I attend two different churches. One meets in the morning and the other in the afternoon. I don’t always attend both services but I find it interesting when the two preachers both choose the day’s lectionary passage as is what happened yesterday. The passage was Matthew 14:22-33. Both sermons spoke to my TBI in an indirect way. I’m going to write one post about how each sermon affected me beginning with Ken Sehested, the preacher at Circle of Mercy.
The passage is a familiar one. Jesus left his disciples on the boat while he went off to pray. A storm came and Jesus walked on the water toward their boat. The disciples were afraid and Peter said, “If it is you, help me walk to you on the water.” Peter did but the wind was strong and he became frightened and began to sink. Jesus saved him in that storm. Ken focused his sermon on all the ways we “do the water walk.”
He said “the water walk will take us to risky places, maybe even places where we’ll get in over our heads……..We do not get to where we’re going because we’ve mapped a clear path to the destination of our choosing, however bright and wonderful that destination may be. Our long-range planning conclusions may have to be scrapped. The way forward won’t appear until we start walking. We may have to give up on some big dreams in order to stumble on to some truly gigantic ones. Our biggest asset will not be our strength but our nimbleness.”
“Nimble” according to Websters means “quick-witted; alert; moving or acting quickly and lightly.” Now folks with a brain injury do not act quickly. In fact, we act pretty slowly and carefully. The neurons in our brains have slowed down which means it takes us longer to think about and do things. I think my greatest asset is a willingness to try new things until I find something that works.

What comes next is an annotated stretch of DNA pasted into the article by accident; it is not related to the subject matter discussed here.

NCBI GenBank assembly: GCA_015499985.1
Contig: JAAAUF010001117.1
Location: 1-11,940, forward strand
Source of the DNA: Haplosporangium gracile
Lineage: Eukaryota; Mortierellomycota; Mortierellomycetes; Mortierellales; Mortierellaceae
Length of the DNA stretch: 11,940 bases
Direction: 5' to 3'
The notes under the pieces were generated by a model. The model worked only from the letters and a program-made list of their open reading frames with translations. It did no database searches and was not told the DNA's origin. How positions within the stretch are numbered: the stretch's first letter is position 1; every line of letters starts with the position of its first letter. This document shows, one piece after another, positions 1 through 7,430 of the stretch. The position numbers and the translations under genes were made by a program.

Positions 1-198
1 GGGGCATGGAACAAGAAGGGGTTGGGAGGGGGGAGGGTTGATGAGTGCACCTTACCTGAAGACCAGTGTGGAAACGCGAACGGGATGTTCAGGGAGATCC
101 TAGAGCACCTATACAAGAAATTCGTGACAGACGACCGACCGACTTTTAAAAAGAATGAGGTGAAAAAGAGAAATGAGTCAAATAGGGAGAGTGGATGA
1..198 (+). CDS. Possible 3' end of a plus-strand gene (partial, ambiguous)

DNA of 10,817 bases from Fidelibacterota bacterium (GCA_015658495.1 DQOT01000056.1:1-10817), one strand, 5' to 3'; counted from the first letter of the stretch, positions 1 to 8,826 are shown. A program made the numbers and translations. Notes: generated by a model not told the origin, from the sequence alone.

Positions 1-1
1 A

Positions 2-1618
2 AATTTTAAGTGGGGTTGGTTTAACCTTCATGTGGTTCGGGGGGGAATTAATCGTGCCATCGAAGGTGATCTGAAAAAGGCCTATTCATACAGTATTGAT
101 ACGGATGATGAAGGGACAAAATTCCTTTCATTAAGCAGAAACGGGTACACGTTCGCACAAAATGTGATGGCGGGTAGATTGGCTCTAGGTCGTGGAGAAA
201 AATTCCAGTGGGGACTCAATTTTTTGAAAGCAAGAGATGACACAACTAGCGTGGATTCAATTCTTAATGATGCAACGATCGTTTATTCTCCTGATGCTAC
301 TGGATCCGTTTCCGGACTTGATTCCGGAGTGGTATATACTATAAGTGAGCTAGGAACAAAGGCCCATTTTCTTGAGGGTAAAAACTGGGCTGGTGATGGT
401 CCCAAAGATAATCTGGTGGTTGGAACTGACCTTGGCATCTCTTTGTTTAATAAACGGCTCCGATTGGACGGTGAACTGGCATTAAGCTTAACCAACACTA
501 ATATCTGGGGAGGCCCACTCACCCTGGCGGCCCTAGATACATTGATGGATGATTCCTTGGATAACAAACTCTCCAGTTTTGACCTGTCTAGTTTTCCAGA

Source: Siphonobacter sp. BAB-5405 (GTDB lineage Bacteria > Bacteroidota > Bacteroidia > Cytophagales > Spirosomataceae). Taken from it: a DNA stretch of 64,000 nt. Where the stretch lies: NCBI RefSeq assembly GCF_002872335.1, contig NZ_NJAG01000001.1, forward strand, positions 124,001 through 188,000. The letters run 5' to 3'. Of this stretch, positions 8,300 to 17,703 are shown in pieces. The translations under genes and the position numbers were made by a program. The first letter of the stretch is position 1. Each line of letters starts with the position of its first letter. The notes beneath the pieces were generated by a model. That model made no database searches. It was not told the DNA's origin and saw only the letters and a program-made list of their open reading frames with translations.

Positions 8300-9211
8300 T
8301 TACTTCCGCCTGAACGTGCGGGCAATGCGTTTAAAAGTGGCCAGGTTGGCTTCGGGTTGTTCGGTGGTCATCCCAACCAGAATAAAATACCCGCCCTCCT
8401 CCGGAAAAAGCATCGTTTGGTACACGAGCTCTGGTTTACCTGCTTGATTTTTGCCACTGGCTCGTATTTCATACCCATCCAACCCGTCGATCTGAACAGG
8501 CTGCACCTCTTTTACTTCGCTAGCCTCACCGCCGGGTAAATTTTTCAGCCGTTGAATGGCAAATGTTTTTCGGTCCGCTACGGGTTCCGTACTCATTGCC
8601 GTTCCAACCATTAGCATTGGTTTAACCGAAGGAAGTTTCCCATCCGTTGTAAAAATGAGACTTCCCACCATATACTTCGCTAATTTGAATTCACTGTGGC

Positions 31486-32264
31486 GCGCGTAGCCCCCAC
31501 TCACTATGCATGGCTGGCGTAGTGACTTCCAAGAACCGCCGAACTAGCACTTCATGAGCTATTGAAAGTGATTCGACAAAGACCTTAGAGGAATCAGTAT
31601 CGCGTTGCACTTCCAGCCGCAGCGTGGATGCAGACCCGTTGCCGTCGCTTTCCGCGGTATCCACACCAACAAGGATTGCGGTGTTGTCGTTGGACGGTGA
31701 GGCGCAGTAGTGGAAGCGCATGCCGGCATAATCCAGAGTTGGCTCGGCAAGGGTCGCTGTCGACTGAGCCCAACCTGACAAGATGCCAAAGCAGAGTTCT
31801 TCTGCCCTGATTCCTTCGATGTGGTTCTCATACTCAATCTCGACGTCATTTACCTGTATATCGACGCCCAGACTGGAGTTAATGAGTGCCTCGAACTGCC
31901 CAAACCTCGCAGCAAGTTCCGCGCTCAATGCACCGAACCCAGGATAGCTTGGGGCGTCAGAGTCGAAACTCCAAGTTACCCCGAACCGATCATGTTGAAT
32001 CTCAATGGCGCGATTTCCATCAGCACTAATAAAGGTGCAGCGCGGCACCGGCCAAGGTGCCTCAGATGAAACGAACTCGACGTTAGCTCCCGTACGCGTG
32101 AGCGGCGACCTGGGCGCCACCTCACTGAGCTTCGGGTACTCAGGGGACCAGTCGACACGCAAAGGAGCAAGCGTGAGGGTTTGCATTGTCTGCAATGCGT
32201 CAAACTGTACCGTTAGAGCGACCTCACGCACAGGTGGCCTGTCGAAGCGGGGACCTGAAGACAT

After determining that working as a minister at a church wasn’t possible, I tried being a volunteer at the Open Door Community in Atlanta. This is a community that works with homeless folks and folks in prison. They have a soup kitchen, offer showers and clothes, provide a public bathroom, phone and have worship and reflection times through out the week. My vocational therapist went with me there to help me figure out how to do my tasks. Although I support their ministry it just didn’t work for me since it was too chaotic of an environment.
I then volunteered at a hospice but the patients there slept all day so that didn’t work. I finally walked into the chaplain’s office at a local retirement community to see if they needed a volunteer chaplain there. This was definitely a “water walk.” I met the head of the chaplain’s office who was always busy and I don’t know how I managed to catch him at that time. As a result, I spent several years volunteering there. I was able to help with pastoral visits, chapel services and other functions. I had some supervision from the director and I also took a clinical pastoral education program there.
This “water walk” is not the walk I wanted. I’ve scrapped the destination I chose and now I am in a risky place. Ken said yesterday, “Our future is more likely to spring up in our midst, to surprise us, maybe even shock us, possibly even threaten us. The water walk means we need to be ready to expect the unexpected. ” While TBI survivors don’t do well with unexpected situations, I am on this walk now waiting for what God has is in store for me.